Dec 082017
Expert systems source code for FPC Forth.
File MEKS.ZIP from The Programmer’s Corner in
Category Forth Source Code
Expert systems source code for FPC Forth.
File Name File Size Zip Size Zip Type
MEKS.DOC 16384 5702 deflated
MEKSDOC1.DOC 8704 3368 deflated
REV-HIST.DOC 2048 879 deflated
XS1.SEQ 21731 6807 deflated
XS1TEST.SEQ 300 179 deflated
XS2.SEQ 5234 1787 deflated
XS2TEST.SEQ 324 195 deflated
XS3.SEQ 2964 1184 deflated
XS3TEST.SEQ 469 251 deflated
XS4.SEQ 1632 568 deflated
XS5.SEQ 13764 4815 deflated

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Contents of the MEKS.DOC file

13jyy{||NORMAL.STYTIMSBOOK}@>$zy{MEXS a modular expert system shell written by Tim Hendtlass. All rights reserved.

Preliminary working documentation for version 3.2 as at 29/8/91

Uses four state logic (true,false,unknown and unavailable). Handles Boolean and fuzzy facts, handles 13 bit numeric values. Has special initialization pass to initialize values. Uses a multipass forward inference engine to fire as many rules as possible from known and deducible facts and values.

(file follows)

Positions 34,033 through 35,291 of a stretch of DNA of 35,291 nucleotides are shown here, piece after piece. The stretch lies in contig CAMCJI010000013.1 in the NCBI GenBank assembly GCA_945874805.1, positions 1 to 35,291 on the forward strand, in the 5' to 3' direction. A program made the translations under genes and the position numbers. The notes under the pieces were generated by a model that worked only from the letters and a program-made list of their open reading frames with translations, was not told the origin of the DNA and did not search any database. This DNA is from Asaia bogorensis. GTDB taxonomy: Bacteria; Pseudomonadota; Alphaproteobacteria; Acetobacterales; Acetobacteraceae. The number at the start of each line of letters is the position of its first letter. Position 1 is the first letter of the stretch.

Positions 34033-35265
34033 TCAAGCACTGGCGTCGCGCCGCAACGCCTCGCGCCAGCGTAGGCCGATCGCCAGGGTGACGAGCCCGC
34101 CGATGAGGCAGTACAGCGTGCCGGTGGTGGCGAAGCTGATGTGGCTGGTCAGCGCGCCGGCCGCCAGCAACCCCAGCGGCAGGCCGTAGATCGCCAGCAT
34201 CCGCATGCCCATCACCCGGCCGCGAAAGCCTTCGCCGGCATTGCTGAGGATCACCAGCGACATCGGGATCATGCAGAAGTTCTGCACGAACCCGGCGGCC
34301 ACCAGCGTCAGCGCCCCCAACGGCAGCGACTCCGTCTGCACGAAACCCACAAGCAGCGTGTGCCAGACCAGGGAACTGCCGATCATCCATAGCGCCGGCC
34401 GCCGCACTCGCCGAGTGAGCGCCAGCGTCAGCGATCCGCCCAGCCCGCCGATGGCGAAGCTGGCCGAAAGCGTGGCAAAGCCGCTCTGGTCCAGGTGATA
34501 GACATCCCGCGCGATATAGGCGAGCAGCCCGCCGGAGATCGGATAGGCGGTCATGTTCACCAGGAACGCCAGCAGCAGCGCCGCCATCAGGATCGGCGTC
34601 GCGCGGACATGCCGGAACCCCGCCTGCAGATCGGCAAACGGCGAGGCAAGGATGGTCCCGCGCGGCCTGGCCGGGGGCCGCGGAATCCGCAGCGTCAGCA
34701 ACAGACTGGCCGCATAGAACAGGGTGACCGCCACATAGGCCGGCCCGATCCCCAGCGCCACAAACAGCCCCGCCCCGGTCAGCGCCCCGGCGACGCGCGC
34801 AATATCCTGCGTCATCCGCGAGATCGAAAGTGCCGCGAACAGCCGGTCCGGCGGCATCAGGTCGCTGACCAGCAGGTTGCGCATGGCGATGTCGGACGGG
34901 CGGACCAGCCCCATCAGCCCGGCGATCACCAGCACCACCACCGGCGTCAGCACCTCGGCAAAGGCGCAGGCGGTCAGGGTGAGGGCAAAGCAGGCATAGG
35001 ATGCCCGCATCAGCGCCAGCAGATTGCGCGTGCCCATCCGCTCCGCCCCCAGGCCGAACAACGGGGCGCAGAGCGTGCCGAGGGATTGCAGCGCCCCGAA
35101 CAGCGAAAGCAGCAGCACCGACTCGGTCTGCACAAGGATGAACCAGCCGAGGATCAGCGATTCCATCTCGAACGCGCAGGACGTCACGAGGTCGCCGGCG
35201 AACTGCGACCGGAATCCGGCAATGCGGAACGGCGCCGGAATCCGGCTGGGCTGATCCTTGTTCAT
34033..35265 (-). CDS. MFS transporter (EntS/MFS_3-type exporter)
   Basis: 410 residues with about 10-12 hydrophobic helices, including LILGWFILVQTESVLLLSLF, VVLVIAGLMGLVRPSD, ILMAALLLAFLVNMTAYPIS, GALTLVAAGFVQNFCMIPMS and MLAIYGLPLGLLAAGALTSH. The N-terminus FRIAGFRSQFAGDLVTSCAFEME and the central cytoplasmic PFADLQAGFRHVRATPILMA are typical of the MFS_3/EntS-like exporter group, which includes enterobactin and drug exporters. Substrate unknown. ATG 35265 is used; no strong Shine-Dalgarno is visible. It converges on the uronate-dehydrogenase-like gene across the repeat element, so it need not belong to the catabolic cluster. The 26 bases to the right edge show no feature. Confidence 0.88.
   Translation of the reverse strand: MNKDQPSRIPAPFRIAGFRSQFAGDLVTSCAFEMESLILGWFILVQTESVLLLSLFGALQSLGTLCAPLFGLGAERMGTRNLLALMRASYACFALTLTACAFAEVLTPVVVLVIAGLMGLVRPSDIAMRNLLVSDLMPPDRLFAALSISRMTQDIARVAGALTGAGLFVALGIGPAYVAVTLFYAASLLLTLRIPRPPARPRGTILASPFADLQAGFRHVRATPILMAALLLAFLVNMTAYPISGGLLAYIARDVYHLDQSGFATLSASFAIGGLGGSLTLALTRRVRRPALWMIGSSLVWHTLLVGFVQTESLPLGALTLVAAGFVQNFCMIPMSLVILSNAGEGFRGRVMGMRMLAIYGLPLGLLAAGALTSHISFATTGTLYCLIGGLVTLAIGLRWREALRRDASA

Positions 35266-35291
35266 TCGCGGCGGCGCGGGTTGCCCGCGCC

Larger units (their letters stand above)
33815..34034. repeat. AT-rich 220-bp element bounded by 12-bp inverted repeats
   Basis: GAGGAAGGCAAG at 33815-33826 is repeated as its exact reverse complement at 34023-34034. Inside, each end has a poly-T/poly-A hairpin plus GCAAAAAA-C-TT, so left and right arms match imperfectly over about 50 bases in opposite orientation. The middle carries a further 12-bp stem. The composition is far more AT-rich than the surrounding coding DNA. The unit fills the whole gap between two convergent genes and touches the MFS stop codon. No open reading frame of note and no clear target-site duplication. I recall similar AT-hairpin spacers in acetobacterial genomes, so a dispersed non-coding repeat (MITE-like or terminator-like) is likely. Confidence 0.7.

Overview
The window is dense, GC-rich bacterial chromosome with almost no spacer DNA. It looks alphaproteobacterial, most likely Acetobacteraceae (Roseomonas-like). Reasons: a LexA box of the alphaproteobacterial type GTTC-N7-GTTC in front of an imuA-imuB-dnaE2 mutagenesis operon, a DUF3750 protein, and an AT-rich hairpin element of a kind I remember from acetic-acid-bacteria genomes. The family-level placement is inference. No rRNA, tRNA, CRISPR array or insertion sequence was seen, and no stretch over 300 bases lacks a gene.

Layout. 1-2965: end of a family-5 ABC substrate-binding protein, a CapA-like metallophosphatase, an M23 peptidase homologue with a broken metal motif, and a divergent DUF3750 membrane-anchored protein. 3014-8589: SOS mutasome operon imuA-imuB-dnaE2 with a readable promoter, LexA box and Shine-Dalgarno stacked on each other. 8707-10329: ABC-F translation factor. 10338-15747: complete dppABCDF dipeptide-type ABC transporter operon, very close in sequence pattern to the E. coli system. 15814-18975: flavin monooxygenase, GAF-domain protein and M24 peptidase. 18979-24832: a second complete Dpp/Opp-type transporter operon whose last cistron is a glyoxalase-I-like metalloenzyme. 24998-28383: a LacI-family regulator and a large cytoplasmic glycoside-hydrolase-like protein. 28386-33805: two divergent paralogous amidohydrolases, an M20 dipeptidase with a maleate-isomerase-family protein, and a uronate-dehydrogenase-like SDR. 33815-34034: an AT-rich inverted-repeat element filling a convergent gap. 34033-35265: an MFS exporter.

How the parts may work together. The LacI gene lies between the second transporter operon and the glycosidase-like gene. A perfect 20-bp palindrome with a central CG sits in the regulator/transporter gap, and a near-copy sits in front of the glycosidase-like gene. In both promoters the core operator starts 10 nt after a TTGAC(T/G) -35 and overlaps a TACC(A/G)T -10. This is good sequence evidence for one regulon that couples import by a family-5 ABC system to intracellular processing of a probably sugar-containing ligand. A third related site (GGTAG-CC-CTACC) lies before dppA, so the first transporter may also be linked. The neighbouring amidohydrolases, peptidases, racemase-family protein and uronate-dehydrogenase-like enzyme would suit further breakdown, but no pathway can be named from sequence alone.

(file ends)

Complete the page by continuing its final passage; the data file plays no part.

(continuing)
Backtracks to determine specific questions about facts it needs to know until all conclusions that can be established on the data available directly or via questions have been fired. Can focus using sub-sets of rules. Handles multiple sets of facts, corresponding to the situation at different times in the past. Seeks answers to questions that it cannot answer internally from fellow MEXSs via coms.


All facts and variables are referred to by name, using the same conditions as normal Forth words, in particular no embedded blanks. Names of Forth words may be reused if desired as names of fact or variables without any fear of the two becoming confused. All strings are stored in string space (not in the normal vocabularies) as normal counted strings. The address of the count byte of this stored string is used to identify the string and is referred to as the Fact Identifier or FI in this software. The space allocated to string storage (called string space) is defined as constant at the start of the software and may be adjusted as required. This is true for the other spaces which are used to hold rules (rule space) facts and variables (fact space) and initialization instructions (init space). No check is made to detect overflow of any of these spaces.

Rule structure.

Basic structure: token, fact address, token, fact address, etc. Token bits have meanings. If any of bits 8 to 10 all set the token is a terminal clause, if they are all clear the token is a conditional clause.